Standing at an incredible 325 feet, the pagoda dominates the Yangon skyline and its history is inextricably tied to the city itself. According to legend, the pagoda was built more than 2,600 years ago and contains 8 strands of hair from the head of the Buddha. It gradually fell into disrepair until the 14th century and since then successful rulers have made subtle changes to the temple complex creating the massive site we see today. The gold seen is made of genuine gold plates and the crown is tipped with more than 5,000 diamonds and 2,000 rubies. Throughout the centuries Shwedagon has also played a central role in the both the lives of the city and country, making it not only one of the most recognizable sites in Myanmar, but also one of the most important.
The Strand Cruise, Myanmar
One of the reasons why I visited Myanmar was to join the luxurious Strand Cruise on the Ayeyarwady River. Arriving into Bagan on an early flight, I was excited to join the cruise not just to relax a little, but to see parts of Myanmar otherwise impossible to see unless you’re on a boat. My first night onboard was the perfect introduction to river life, as I enjoyed this beautiful sunset over the mighty Ayeyarwady.
Many say that the archeological region of Bagan in Myanmar is rivaled only by Angkor Wat in Cambodia, and after having spent the day exploring the beautiful temples of Bagan I couldn’t agree more. Between the 9th and 13th centuries, Bagan was a capital city and the many wealthy elite who lived there erected thousands of temples, more than 10,000 to be exact. Today around 2,000 still exist, survivors of time, earthquakes and neglect. But for many visitors, including myself, visiting Bagan is one of the highlights of any trip to Myanmar. There’s something special about this place, holy and sacred for so very long that the temples inspire a certain kind of introspection. The ultimate though is of course getting up far too early to climb the steps of one of the temples in order to watch the sun rise over the countryside. Like little termite mounds popping up, the sun gradually bathed them in soft morning light, creating one of the most beautiful scenes I’ve ever had the great privilege to witness.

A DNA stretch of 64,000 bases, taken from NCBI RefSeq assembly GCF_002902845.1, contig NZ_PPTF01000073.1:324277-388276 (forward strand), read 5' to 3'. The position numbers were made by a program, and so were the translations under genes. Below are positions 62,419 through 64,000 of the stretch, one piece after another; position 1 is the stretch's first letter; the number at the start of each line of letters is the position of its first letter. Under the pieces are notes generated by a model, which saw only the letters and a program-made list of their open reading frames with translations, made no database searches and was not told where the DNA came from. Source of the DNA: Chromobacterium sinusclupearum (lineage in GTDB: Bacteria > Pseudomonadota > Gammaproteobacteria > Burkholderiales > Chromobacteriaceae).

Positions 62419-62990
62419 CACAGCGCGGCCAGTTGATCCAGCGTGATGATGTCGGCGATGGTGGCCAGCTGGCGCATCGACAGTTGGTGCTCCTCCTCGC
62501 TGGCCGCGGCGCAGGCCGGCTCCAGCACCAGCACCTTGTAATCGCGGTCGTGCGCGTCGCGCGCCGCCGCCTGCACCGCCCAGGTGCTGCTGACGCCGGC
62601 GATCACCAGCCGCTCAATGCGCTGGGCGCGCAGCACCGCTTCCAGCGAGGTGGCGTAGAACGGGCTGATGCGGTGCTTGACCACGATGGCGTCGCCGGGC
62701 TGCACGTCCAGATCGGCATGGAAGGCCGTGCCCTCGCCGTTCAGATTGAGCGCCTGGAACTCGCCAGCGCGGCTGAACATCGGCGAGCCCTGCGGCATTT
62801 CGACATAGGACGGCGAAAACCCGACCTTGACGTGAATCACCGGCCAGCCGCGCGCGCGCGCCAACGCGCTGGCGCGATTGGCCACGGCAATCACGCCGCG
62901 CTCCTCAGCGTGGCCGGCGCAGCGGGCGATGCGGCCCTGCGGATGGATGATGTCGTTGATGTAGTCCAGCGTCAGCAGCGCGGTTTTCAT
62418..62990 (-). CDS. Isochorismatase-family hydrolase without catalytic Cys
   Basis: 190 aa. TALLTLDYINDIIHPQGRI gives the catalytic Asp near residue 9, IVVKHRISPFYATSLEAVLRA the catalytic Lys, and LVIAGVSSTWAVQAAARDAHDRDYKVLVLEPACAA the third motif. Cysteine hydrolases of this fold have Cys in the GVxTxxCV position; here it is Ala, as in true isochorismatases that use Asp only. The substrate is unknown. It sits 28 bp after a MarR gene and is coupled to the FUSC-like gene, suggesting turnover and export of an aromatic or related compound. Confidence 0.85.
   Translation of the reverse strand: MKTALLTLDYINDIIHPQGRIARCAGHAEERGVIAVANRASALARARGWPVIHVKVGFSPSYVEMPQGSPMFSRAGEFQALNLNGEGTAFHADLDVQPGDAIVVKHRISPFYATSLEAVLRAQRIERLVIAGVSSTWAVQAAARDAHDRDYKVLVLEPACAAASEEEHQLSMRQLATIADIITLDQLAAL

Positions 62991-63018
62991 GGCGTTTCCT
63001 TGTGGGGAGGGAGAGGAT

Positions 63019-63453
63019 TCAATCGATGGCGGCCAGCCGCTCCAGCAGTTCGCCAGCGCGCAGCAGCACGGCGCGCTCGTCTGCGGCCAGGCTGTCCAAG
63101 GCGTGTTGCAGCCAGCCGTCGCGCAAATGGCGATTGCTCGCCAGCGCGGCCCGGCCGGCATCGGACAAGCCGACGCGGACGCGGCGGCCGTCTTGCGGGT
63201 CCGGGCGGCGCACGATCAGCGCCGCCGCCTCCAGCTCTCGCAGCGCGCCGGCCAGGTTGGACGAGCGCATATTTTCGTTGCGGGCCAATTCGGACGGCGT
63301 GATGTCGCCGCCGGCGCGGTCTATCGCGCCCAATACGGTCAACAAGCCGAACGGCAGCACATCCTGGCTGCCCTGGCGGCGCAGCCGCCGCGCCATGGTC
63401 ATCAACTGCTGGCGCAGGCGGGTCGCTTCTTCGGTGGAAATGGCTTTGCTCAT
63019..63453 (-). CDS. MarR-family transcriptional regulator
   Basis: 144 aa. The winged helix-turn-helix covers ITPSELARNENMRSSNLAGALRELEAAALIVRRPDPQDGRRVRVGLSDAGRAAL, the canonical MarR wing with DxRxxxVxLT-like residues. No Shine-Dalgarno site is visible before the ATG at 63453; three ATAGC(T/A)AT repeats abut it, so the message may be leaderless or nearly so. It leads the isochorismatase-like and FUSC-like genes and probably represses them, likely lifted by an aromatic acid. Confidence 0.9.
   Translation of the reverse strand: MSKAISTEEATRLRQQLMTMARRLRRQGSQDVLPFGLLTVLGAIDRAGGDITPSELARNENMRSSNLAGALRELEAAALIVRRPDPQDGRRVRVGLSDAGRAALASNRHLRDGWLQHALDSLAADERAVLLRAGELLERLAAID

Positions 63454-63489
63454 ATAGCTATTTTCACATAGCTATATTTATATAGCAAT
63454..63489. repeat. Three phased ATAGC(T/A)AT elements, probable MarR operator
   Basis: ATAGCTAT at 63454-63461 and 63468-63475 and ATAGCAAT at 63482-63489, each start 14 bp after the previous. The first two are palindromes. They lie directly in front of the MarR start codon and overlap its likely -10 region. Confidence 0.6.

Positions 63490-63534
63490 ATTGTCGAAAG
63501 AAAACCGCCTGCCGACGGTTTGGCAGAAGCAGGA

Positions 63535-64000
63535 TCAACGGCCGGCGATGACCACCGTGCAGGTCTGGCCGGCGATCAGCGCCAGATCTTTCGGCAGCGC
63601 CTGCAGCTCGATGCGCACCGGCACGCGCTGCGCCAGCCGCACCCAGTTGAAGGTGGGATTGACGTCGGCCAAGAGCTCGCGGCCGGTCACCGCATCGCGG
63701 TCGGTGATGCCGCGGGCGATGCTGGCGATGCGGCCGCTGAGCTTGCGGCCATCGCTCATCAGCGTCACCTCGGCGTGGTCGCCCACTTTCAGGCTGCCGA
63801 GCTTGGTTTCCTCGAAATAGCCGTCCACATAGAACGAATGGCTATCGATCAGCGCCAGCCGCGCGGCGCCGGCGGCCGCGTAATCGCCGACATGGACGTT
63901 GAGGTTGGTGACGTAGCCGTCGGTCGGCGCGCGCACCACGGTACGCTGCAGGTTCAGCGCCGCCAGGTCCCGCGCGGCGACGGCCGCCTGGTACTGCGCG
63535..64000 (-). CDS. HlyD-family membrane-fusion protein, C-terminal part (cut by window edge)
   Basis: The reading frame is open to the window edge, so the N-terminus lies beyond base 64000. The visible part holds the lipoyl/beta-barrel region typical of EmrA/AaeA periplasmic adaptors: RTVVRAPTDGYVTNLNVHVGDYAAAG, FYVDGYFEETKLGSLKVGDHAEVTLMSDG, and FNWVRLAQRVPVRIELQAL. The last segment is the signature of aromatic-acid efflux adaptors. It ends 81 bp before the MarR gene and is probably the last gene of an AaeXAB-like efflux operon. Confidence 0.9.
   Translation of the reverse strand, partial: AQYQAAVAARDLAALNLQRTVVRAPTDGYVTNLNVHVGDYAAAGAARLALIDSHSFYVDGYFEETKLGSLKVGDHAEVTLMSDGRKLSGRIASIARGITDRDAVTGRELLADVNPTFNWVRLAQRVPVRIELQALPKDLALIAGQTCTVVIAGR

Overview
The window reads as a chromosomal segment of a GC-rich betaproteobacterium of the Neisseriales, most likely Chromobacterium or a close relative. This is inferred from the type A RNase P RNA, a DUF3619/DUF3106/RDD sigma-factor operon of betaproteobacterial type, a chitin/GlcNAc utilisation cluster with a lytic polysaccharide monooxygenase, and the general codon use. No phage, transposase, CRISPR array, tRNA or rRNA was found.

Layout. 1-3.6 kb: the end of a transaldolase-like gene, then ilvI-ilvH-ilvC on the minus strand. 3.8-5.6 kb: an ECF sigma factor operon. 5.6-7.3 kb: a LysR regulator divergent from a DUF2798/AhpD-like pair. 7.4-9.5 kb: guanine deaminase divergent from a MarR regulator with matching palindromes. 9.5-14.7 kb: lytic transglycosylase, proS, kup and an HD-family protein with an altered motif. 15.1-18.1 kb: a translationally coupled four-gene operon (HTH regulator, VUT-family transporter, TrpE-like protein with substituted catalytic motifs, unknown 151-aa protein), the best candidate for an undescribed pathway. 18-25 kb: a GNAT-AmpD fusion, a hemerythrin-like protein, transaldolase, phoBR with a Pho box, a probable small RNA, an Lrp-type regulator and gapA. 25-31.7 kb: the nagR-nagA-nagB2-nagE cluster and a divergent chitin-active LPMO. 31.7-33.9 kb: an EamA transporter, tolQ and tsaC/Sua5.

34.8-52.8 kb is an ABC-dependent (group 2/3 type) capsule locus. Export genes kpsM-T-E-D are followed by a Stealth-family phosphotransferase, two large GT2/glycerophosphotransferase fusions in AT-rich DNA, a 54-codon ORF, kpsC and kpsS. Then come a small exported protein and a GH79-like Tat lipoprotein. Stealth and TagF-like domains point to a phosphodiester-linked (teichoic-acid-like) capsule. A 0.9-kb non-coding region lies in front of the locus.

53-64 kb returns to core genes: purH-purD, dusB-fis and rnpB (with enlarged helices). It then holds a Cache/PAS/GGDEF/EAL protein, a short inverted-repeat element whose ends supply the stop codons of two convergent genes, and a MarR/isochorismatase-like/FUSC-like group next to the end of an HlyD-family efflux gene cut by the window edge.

As a history buff, I had a great time this week exploring many of Myanmar’s most famous temples, monasteries and pagodas, but a fun diversion from those scholarly pursuits was a visit to the U Been Bridge in Mandalay. Dubbed the world’s longest teak footbridge, this 1.2 kilometer bridge spans Taungthaman Lake and is a popular diversion for tourists and locals alike. As an affirmed dog lover though, of course my favorite part was meeting the scores of homeless pups who call the bridge area home. It’s frustrating that I can’t do anything to help them, but I did what I could which was give them a little attention and love.